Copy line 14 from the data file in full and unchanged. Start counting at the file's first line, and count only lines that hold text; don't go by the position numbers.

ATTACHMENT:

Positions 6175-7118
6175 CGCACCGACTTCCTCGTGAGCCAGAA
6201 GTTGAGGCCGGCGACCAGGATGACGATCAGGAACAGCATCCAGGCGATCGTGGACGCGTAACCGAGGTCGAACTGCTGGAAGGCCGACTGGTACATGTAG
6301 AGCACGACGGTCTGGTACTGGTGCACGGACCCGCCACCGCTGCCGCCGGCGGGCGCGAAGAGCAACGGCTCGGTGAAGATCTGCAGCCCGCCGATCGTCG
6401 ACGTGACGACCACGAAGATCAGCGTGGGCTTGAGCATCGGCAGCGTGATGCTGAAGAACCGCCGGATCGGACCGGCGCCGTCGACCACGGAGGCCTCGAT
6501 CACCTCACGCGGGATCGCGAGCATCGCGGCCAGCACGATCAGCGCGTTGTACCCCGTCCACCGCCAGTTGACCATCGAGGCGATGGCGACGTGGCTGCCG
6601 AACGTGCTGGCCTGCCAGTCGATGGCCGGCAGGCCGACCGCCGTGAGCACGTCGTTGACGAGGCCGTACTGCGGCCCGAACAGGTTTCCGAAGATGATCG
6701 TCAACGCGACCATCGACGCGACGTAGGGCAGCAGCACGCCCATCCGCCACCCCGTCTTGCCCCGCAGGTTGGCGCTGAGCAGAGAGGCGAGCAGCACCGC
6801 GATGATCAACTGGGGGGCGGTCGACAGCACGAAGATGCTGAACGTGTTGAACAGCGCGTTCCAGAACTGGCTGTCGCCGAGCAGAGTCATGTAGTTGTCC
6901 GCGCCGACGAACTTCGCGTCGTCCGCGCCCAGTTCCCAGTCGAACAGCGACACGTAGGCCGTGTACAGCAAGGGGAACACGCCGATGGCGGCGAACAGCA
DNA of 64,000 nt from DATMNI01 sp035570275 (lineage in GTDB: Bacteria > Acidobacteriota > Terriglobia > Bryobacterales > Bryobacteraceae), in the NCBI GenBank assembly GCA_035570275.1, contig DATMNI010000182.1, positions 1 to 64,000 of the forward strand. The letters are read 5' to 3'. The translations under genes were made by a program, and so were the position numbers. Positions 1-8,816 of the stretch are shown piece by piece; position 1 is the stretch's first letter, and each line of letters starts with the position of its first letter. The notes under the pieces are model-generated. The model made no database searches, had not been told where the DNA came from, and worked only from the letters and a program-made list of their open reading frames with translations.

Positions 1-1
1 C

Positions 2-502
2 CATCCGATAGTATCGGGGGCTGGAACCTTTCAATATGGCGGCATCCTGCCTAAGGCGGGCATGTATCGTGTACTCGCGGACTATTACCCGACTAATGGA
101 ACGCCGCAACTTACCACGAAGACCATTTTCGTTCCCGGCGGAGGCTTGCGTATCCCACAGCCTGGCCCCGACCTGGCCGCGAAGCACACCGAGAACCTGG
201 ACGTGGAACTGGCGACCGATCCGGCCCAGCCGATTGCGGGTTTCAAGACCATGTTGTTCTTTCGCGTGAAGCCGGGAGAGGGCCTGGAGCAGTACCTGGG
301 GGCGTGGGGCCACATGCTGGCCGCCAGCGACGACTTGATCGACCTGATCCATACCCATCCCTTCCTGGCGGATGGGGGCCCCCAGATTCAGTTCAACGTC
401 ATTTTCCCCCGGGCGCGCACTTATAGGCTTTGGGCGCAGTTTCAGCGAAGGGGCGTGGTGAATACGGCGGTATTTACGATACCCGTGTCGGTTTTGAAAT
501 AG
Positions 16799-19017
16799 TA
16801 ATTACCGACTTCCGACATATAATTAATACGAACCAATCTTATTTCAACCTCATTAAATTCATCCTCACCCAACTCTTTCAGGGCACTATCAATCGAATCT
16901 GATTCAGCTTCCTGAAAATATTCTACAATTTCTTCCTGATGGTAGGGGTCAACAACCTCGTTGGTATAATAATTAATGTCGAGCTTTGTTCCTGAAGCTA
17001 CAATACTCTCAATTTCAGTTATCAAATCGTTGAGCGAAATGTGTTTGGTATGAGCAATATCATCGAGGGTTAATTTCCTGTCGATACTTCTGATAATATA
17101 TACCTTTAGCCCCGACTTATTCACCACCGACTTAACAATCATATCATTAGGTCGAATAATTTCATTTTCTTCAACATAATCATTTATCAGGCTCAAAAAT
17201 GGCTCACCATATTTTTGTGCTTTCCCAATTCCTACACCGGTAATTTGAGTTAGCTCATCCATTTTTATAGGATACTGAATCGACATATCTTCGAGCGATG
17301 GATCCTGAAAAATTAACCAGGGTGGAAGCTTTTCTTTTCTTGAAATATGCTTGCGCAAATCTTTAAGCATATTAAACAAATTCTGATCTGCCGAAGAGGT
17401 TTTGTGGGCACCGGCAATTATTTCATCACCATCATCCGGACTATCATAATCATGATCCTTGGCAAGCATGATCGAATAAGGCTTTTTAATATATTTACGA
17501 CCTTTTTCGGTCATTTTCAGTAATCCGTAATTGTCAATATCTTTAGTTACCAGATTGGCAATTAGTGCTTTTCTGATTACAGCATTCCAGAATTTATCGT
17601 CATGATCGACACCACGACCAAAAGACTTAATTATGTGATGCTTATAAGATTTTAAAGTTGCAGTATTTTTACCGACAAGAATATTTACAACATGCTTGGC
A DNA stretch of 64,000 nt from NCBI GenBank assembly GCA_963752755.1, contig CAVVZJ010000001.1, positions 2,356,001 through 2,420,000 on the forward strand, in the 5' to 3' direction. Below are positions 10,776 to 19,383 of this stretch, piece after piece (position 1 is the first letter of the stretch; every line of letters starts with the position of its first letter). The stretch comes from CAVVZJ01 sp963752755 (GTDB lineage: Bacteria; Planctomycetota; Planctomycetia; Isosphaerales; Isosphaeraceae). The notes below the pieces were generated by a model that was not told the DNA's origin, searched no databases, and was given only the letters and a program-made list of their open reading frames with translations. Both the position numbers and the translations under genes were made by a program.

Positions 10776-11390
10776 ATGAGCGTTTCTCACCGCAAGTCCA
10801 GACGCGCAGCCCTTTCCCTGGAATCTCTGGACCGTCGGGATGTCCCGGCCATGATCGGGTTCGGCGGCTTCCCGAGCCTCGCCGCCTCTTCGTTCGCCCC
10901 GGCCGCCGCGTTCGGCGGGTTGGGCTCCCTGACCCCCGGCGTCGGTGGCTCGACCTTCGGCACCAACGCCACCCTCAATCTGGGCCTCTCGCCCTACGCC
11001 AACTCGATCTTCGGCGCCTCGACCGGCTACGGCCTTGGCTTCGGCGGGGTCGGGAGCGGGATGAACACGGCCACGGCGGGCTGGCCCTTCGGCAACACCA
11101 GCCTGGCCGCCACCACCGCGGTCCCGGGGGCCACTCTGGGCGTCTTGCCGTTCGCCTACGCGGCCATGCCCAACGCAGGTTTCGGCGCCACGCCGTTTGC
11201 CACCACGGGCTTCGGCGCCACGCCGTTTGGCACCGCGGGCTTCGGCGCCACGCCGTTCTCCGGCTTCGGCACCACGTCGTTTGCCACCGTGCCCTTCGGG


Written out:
Positions 2-502